this matter (and do not think pupils today are taught in a manner that is

efficient enough) are welcome to read it, comment or add their own

material. I hope to post it to Slashdot or something like that one day,

but meanwhile this forum will do.

I'll establish a web-page for it soon enough.

Regards,

Shlomi Fish

Algebra

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Linear Equations should be taught from as early as the first or second grade.

Throughout their studies, children learn to solve equations such as

[Square] + 5 = 6, [Square] - 10 = 5, 6 - [Square] = 2, but are not introduced

to the general solving mechanism presented by algebra. Thus, they are unable

to solve such equations as 2 * [Square] + 9 = 3 * [Square] + 6. Showing them

the algebraic way of adding, substracting, multiplying or dividing both sides

by a certain value, will both ease their lives, and give them important

mathematical intuition.

A balance can be used to demonstrate these concepts, with various unmarked

weights as variables.

Later on, the students should be introduced to a set of linear equations:

x + y = 6 and x - y = 4, and further. The methods of adding or subtracting two

equations should be taught, as well as the method of isolating a variable

and substituting for it in the other equations. A discussion should be held on

how to solve an equation set most quickly assuming a certain variable is

the one requested.

Second-grade equations should be shown a small time after the power

and the root are introduced. Students should be explained that the key to

solving x^2+A*x+B is finding two numbers whose product is B and whose sum is

A. It should be practiced a little, but the general solution for quadratic

equation should be presented with its derivation, soon afterwards.

Geometry

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Geometry should be taught from the beginning from the Euclidean basics

while teaching everything that is essentially nowadays taught starting at

Junior High and High school. The concept of a proof should be emphasized, and

used. The children should be given problems to prove as homework.

I believe a geometry proof is more of a directed acyclic graph than a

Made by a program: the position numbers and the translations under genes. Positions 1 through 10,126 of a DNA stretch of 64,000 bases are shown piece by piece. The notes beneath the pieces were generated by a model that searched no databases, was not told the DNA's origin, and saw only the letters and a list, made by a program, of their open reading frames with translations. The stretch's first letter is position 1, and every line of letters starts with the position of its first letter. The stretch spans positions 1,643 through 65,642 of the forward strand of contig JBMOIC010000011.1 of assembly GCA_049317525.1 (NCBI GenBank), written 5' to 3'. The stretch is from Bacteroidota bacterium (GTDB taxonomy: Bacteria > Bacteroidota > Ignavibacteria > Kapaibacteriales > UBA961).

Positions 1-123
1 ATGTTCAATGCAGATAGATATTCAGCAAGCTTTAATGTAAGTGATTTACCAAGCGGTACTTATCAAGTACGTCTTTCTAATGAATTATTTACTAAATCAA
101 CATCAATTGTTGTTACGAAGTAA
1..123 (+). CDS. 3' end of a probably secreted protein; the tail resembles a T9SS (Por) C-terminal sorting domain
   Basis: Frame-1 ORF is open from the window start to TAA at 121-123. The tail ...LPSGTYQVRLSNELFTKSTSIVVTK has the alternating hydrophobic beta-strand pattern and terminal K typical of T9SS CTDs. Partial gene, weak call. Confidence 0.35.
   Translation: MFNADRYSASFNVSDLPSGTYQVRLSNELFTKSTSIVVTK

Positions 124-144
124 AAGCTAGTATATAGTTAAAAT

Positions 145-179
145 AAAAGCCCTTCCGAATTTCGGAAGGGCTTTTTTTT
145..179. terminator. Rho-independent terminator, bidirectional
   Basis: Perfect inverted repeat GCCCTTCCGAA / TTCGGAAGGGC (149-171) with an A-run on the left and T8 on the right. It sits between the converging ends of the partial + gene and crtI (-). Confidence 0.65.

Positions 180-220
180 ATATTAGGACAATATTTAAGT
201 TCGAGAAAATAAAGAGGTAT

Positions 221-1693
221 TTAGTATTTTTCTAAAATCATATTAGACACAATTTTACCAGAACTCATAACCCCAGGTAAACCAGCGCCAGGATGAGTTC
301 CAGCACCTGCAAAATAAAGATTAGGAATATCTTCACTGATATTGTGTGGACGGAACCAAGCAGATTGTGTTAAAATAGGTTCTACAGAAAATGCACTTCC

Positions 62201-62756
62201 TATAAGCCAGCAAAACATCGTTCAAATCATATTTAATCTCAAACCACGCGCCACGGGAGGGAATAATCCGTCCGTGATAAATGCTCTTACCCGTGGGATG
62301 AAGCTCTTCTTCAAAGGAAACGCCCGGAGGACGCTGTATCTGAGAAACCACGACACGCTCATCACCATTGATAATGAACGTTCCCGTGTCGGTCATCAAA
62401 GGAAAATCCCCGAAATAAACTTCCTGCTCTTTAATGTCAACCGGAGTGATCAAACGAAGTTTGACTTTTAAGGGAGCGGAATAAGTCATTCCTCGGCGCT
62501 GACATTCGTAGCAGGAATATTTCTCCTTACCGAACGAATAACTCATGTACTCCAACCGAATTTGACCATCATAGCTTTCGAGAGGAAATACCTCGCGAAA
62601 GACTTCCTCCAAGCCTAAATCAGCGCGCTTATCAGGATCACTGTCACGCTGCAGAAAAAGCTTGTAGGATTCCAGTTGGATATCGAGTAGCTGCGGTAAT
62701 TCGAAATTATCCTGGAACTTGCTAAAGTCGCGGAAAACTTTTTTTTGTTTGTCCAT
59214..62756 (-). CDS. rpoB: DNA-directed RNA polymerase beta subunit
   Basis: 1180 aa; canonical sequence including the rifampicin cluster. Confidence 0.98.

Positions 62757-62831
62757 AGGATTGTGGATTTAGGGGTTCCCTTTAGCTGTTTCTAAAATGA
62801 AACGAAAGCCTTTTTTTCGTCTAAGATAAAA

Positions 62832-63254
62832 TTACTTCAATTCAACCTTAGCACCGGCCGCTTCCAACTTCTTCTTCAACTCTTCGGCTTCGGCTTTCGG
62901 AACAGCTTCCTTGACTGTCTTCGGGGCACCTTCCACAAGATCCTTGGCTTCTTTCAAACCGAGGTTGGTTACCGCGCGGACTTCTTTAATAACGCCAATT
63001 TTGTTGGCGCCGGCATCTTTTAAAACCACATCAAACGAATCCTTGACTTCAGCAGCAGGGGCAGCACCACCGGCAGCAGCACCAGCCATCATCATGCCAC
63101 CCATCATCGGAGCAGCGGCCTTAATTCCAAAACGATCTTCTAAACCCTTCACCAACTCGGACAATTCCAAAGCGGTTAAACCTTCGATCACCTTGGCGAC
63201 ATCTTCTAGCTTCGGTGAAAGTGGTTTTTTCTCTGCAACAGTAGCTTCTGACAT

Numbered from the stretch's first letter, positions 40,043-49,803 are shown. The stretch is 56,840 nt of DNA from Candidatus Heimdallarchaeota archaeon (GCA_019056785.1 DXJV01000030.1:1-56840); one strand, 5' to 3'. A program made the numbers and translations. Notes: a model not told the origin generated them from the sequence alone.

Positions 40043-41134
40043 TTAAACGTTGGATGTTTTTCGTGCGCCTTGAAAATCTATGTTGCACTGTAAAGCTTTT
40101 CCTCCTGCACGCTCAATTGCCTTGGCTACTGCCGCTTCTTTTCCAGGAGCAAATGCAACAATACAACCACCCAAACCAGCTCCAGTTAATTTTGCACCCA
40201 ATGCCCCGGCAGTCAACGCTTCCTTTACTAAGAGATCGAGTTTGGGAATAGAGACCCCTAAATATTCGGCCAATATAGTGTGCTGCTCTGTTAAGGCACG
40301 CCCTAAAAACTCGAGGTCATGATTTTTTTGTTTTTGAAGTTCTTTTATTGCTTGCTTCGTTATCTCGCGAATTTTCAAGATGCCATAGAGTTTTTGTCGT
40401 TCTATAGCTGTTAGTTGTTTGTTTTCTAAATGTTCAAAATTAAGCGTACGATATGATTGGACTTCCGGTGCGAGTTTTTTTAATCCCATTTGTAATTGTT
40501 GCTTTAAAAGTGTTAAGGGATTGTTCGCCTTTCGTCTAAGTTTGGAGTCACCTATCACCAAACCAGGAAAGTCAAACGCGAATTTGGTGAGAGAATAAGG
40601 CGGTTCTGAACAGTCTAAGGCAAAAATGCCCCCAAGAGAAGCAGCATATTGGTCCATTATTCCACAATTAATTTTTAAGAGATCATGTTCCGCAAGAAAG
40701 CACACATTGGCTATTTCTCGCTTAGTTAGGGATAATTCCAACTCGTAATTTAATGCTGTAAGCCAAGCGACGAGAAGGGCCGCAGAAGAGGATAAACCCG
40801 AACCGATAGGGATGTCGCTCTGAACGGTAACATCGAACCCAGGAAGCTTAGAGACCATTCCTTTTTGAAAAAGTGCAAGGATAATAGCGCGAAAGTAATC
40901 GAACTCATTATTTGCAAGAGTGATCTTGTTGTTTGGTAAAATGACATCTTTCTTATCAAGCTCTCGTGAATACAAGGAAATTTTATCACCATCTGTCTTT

sequence. Thus, I think kids may find it easier to write each sequence of

conclusions on one place on a big sheet (say A3), and connect those sequences

with arrows. Later on in their education, they can be taught that it should be

presented as a sequence. But I think it's important to show that mathematical

thinking is in no way completely sequential.

Perhaps it's possible to write a computer program that will help students

arrange their proofs that way, and maybe even verify that the deduction is

correct. The students should not depend on it though.

Arithmetics

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From early on, children should be introduced to the concept of the zero number

as indicating "nothing", and negative numbers as indicating numbers on its

opposite side. A line can be shown with one number written every 10

centimeters, the zero at the middle and the negative numbers at its left side.

One half can be introduced as the solution to the equation 2*[Square] = 1.

Fractions are simply the result of dividing two integers by each other. As is

the common practice nowadays, splitted circles can be shown in order to

visualize fractions, but the students should be reminded that a fraction can

be a part of any quantity. Sometimes it doesn't make sense (like 1/5th of a person, or

a table) but it always exist.

I believe children of tender age are able to grasp multi-digit arithmetics, so

the move from single-digit numbers to two-digit, three-digit and beyond should

be made as swift as possible. Al-Khuarizmi's algorithms' and the multiplication

board should be taught of course, but I believe they can be done with by the

second or third grade.

The numbers at the right side of the floating digit can be introduced as an

extension similar in spirit to the negative numbers. Children can be shown that

100 = 1000/10, 10 = 100/10, 1 = 10/1, and that 0.1 = 1/10 (and 0.01 = 0.1/10

etc.). Floating point arithmetic is a convenience more than a necessity and should

be treated as such.

The connection between floats such as 1/3 or 1/7 and their floating-point

representation should be shown as soon as students have grasped the concept of floating-point arithmetics. Children should understand that every rational

number has a repetetive part at the end, but it may not necessarily constitute

of the full non-full number.

----------------------------------------------------------------------

Shlomi Fish shlomif@...

Home Page: http://t2.technion.ac.il/~shlomif/

Home E-mail: shlomif@...

The prefix "God Said" has the extraordinary logical property of

converting any statement that follows it into a true one.